Stereotypical Shakespeare Adaptations

Shakespeare may be required reading, but pair it with modern thinking, Ariane Balizet says.

Suited woman sits on a bench with wooden amphitheater set in background.ench, with a wooden theatre set in background.

Ariane Balizet researches how Shakespeare in film, TV and young adult fiction articulates ideas of girlhood. The work of Shakespeare lives on in places like the open-air Hip Pocket Theatre, which has produced Shakespeare’s plays. Photo by Rodger Mallison

Stereotypical Shakespeare Adaptations

Shakespeare may be required reading, but pair it with modern thinking, Ariane Balizet says.


Teenagers across the world are still soaking up Romeo and Juliet, whether in school or through Taylor Swift’s lyrics. Between the lines, each generation of high school students interprets William Shakespeare’s tale of star-crossed lovers through its own pop culture filters.

Shakespeare wrote Romeo and Juliet in 1592-93. The famous tragedy has been the subject of countless adaptations, including West Side Story and Shakespeare in Love.

Original or spinoff, the bard’s core messages rarely change. But what are young people learning about life through the play?

Ariane Balizet, professor of English, studies how Shakespearean adaptations in film, TV and fiction articulate ideas about girlhood. Balizet’s studies fit well with her other academic role as associate dean of faculty and diversity, equity and inclusion for the AddRan College of Liberal Arts.

In her 2019 book, Shakespeare and Girls’ Studies, Balizet analyzes recent retellings of Shakespeare’s tales to better understand the voice and role of young female characters and to study the emphasis Shakespeare places on their sexuality.

She said she hopes to understand what the bard’s work means for the teenage girls reading and watching today.

“Shakespeare is used to authorize a very limited version of what girlhood is,” she said.

Woman stands with arms folded, a wooden theatre set in the background.

Ariane Balizet, on the stage of Hip Pocket Theatre in Fort Worth, says even modern adaptations of Shakespeare on TV and in movies present girls as subordinate. Photo by Rodger Mallison

Generation after generation, Shakespeare’s vision of ideal girlhood has persisted. Like Juliet and Hamlet’s Ophelia, girls in his stories are often thin, white, privileged, straight and cisgender, Balizet said. Thus, teaching Shakespeare as a gold standard of English-language literature has a downside.

“This thing that we call Shakespeare is actually a hurtful prism for understanding the lives of young people of marginalized genders,” Balizet said.

She studied adaptations produced between 1994 and 2018, a time when anxieties about teen pregnancies were heightened by pushes for abstinence-only sex education.

Fear that young women may face the “crisis of teen pregnancy,” Balizet said, appears in 10 Things I Hate About You, a re-imagining of Shakespeare’s Taming of the Shrew.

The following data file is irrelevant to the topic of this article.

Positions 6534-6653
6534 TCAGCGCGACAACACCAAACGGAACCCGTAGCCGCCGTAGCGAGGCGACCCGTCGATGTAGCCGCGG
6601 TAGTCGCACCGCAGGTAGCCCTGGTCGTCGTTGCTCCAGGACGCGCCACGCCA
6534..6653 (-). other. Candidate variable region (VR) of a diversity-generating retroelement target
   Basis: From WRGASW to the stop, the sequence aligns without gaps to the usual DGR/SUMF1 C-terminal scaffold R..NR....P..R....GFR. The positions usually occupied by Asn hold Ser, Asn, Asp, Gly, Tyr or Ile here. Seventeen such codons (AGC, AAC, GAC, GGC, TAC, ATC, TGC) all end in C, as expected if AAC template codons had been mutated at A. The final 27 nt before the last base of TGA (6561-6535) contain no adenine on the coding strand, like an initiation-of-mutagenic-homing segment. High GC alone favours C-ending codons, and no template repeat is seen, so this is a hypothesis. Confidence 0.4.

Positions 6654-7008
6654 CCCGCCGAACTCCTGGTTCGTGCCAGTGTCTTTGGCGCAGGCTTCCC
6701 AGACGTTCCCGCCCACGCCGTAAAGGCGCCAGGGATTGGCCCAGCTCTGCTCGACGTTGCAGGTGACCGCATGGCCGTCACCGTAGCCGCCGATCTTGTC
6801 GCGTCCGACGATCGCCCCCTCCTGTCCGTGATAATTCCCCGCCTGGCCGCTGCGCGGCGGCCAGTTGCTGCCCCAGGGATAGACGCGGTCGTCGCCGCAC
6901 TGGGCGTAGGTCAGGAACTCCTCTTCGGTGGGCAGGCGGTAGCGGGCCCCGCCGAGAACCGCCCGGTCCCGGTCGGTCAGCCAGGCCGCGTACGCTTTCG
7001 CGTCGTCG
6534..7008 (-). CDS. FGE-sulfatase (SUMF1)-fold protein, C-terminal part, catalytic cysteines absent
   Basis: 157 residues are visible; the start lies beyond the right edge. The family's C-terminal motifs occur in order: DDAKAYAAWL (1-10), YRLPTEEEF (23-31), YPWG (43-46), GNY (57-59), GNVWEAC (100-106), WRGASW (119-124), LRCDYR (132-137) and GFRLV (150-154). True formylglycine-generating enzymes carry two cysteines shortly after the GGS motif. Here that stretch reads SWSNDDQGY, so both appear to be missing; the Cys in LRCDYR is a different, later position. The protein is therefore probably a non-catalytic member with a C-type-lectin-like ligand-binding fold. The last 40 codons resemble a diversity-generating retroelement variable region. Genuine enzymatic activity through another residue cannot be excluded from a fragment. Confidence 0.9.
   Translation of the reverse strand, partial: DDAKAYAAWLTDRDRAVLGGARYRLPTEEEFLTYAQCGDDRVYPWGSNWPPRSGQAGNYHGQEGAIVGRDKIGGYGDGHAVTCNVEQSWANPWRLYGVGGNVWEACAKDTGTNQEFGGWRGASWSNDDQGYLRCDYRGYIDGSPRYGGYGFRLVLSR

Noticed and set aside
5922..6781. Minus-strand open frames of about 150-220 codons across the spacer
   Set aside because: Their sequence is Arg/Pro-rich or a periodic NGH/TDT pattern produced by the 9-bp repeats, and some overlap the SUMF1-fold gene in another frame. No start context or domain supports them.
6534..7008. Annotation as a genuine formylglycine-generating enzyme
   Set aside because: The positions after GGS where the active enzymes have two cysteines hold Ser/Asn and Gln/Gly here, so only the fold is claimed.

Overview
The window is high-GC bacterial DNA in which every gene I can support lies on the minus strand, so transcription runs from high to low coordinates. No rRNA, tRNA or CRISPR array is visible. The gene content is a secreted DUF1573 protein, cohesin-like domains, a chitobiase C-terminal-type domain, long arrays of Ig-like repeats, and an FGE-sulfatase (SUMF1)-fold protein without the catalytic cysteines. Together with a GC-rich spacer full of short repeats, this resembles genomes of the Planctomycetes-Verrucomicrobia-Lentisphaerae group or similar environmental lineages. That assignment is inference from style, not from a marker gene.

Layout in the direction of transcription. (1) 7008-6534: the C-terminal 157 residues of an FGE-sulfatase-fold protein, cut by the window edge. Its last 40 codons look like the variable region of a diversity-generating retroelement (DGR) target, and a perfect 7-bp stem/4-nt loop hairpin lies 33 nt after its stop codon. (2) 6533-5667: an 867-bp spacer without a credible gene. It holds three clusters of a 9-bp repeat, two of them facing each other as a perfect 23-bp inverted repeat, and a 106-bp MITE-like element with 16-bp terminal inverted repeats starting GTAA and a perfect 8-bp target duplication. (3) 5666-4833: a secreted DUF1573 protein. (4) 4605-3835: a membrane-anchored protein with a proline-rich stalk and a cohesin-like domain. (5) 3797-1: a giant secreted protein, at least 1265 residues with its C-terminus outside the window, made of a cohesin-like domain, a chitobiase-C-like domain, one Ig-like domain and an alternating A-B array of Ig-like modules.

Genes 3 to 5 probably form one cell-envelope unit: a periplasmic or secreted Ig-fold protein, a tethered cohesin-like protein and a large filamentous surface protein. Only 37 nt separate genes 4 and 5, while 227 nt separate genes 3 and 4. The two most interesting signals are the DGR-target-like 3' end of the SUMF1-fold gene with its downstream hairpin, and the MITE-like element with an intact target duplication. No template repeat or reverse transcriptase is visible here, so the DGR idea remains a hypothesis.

In the film, when an obstetrician’s teenage daughter wants to go out, he makes her wear a weighted pregnancy suit to imagine the consequences of sex.

“Pregnancy is not just material evidence that a young woman has lost her virginity and thus her moral worth,” Balizet writes. “Pregnancy is the shameful, embodied punishment for the loss of purity.”

Woman, playing Ophelia, seated on log over lily pond.

A portrait of a woman playing Ophelia created between 1880 and 1890. Courtesy of Library of Congress

The scene suggests that to be valued by men, girls must meet expectations of sexual purity, beauty, composure and romance, she said.

Balizet’s book fills “a new place for feminist work,” said Ann Christensen, department chair and professor of English at the University of Houston. “Her work crosses over and shows the relevance of Shakespeare in our culture.”

Balizet also considered the messages contained in depictions of fictional characters studying the playwright’s work.

She reviewed films like Never Been Kissed and Get Over It!, whose characters study the bard in school. On the small screen, Balizet looked to Gossip Girl, Buffy the Vampire Slayer and Gilmore Girls, which also include scenes of studying Shakespeare.

Balizet said writers lean on Shakespeare as a mark of intellectualism to elevate their work. Just invoking his name or quoting his works in their scripts might draw a bit of the same renown, she said.

“There aren’t a lot of bookish girls in Shakespeare. There aren’t a lot of self-employed girls. There are a lot of dead girls in Shakespeare.”
Ariane Balizet

“Shakespeare is the authority on culture. Shakespeare is the authority on romance,” Balizet said. “Shakespeare is the authority on tragedy or comedy or power and taking that cultural value and using it to authorize one version of girlhood.”

Reading his work is a rite of passage in the American education system. The Common Core State Standards for English Language Arts & Literacy lists Shakespeare, one of few authors called out by name, as a requirement.

Deciding whether Shakespeare is bad for girls was not Balizet’s goal, she writes. Rather, she wanted to demonstrate “how the construction of girlhood within and through Shakespearean adaptation has cultural meaning that is useful in advancing the rights of and opportunities for girls.”

But the playwright rarely presents healthy, accurate or inclusive representations of girls, Balizet said. “My study of Shakespeare in teen girl TV reveals persistent, troubling patterns of girls’ intellectual, physical and sexual subordination.”

“For some girls, reading Shakespeare is very painful,” she said. “There aren’t a lot of bookish girls in Shakespeare. There aren’t a lot of self-employed girls. There are a lot of dead girls in Shakespeare.”

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